Updated 3.15pm

Malta Air and Air Malta could both “live happily ever after”, the Prime Minister said on Tuesday, as the Ryanair subsidiary airline was launched with a set target of five million passengers within five years.

Joseph Muscat said he did not believe Malta Air would negatively impact Air Malta during the deal  signed between Ryanair and the Maltese government.

Ryanair CEO Michael O'Leary announced during the ceremony that the new airline hopes to carry five million passengers within five years and is already seeking new routes to add to the 62 it will take over from Ryanair. 

The new airline will initially operate six formerly Ryanair aircraft and increase them to at least 10 within three years.

Aside from doubling its current Ryan Air fleet of six planes on the island, the company is also planning to relocate around 50 other aircraft from the Italian and German register to the Maltese one.

Details about Malta Air, were first revealed last Sunday and confirmed by Tourism Minister Konrad Mizzi, who said the development is the fruit of nine months of talks.

 

The airline will also be setting up hangar facilities for repair and maintenance operations in Malta.

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Dr Mizzi this was a deal which would initially create some 350 jobs, but this was really about securing the future of tourism in Malta for the long term by putting Malta at the centre of a global hub.

Ryanair would also be transferring its 200 Malta-based crew to local contracts, paying taxes on the island.

Ryanair CEO Michael O’Leary said this was a proud day for the Ryanair group.

“By investing in Malta Air and putting these aircraft on the Malta register we commit ourselves to a very substantial investment in Malta,” he said.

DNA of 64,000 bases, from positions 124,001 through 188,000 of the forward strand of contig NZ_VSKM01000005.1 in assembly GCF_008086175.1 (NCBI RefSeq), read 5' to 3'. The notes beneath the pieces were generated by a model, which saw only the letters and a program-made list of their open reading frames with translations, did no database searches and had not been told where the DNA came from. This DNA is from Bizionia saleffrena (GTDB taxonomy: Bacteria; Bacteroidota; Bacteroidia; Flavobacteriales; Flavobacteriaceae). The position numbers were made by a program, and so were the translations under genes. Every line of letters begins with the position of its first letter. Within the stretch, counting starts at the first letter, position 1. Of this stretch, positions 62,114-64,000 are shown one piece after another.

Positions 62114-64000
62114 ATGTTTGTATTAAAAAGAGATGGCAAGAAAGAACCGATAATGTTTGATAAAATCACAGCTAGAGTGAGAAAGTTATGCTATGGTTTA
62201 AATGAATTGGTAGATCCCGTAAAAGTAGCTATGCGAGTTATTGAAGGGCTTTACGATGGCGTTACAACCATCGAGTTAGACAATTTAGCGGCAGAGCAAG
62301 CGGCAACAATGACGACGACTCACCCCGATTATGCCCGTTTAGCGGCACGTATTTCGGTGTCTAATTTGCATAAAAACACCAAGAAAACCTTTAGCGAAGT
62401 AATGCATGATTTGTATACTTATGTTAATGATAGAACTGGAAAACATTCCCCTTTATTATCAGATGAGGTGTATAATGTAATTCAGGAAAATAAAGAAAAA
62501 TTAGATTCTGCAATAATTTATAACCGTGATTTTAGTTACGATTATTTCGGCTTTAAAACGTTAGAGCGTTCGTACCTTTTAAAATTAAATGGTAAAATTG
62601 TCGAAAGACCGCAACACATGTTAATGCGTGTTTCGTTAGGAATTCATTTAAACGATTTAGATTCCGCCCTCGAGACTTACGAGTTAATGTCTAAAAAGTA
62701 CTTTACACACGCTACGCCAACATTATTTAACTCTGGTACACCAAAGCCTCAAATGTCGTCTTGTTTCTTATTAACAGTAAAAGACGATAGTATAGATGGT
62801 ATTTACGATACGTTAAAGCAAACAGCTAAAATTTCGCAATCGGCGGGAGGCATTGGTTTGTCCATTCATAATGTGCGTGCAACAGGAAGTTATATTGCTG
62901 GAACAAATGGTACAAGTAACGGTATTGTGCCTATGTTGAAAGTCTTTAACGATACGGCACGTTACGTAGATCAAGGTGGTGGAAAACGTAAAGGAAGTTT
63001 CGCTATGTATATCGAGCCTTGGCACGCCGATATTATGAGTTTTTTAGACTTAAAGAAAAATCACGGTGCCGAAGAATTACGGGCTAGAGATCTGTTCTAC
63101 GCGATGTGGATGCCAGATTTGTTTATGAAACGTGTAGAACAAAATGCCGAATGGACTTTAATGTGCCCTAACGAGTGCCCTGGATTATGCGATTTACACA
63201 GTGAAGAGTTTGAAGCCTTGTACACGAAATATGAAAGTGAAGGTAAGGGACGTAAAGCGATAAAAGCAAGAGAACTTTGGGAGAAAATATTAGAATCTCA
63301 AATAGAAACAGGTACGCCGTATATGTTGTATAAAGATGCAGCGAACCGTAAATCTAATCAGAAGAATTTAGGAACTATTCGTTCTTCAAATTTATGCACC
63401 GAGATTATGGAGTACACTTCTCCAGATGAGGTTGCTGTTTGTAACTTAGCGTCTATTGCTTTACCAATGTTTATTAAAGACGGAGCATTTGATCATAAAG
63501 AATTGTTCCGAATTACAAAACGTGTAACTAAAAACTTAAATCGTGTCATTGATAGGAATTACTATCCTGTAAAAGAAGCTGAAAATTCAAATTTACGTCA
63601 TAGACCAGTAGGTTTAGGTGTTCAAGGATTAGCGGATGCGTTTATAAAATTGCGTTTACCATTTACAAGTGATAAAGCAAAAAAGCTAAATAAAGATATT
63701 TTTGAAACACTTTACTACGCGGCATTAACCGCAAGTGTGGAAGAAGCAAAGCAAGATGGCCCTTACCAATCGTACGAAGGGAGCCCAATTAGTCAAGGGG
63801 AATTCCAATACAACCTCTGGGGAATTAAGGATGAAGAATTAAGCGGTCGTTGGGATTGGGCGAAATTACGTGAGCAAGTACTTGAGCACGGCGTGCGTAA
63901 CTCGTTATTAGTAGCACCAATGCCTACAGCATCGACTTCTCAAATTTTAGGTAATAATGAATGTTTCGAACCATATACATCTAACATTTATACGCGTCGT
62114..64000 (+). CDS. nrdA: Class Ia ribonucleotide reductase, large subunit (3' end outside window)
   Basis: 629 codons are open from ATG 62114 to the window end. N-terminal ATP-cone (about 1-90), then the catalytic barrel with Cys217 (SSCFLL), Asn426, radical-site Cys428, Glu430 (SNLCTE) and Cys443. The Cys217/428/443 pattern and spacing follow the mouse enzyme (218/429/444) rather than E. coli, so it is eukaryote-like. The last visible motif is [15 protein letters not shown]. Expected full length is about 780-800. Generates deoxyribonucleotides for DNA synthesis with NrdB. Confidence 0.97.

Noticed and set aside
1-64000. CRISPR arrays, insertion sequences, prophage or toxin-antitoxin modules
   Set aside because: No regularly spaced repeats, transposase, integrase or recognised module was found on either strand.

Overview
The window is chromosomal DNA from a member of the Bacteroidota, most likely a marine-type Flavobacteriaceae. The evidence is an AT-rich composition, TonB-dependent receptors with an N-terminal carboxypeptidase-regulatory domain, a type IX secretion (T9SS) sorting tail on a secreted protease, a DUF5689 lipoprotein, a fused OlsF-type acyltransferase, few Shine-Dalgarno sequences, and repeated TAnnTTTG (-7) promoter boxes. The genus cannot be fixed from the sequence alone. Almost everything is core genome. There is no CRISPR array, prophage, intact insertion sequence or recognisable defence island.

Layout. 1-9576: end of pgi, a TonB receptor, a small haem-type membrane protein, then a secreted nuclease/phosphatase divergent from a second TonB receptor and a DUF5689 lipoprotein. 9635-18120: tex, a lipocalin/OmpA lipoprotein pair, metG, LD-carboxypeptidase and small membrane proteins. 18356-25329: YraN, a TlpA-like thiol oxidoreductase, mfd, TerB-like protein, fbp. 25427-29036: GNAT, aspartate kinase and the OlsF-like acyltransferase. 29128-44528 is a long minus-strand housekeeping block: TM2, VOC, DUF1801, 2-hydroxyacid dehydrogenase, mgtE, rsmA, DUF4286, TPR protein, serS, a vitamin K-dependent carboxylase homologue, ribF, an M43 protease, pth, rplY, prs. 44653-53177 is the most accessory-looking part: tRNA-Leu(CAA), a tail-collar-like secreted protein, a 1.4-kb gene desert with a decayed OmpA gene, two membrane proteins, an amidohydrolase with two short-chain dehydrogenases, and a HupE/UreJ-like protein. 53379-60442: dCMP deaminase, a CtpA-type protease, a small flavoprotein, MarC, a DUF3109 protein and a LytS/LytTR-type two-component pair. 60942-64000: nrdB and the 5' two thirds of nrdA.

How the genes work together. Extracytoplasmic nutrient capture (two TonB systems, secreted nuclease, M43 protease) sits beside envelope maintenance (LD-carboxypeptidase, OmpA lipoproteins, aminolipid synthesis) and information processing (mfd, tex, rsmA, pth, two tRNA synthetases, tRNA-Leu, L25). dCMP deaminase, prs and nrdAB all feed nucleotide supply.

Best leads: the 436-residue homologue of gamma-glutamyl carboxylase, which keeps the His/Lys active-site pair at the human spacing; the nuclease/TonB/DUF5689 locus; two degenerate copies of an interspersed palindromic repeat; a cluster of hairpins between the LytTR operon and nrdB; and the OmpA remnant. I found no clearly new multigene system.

The new subsidiary joins another two Ryanair subsidiary airlines, Buzz and Lauda.

Top government officials including Prime Minister Joseph Muscat look on as Ryanair and the Maltese government seal the deal to create Malta Air. Photo: Ivan MartinTop government officials including Prime Minister Joseph Muscat look on as Ryanair and the Maltese government seal the deal to create Malta Air. Photo: Ivan Martin

Ryanair has been operating in Malta for 12 years and currently flies three million passengers a year.

Asked about the fact that the government wanted to transform Malta into a regional hub in the Mediterranean, Mr O’Leary said he too saw the potential for the island to diversify its model from a purely destination airport to a connecting transitory one.

Malta Air, he said, was already exploring the possibility of connecting with North African destinations.

He said that in displaying the Maltese cross on Ryanair planes, which were also getting the Maltese colours, the company was exporting the Malta brand.

Mr O’Leary said this had been one of the company’s toughest negotiations in its 30 years of operations.

Meanwhile, the Civil Aviation authorities confirmed that the first Ryan Air plane had moved onto the local register on Monday night.

Both Dr Mizzi and later Prime Minister Joseph Muscat insisted that the new company will not impact Air Malta since the two airlines will offer different but complementary services.

The government will have a golden share in the new airline, enabling it to veto decisions on the sale of the airline or the transfer of the name.

No financial details have been disclosed.

Fielding questions from reporters, Mr O’Leary said Ryan Air had been flying out of Malta for more than a decade and had not been in competition with Air Malta.

“In fact Air Malta has grown since Ryan Air has been operating here, and the two enjoy a complementary relationship,” he said.

Malta Air will fly its new livery out of and into Malta by summer 2020.

 

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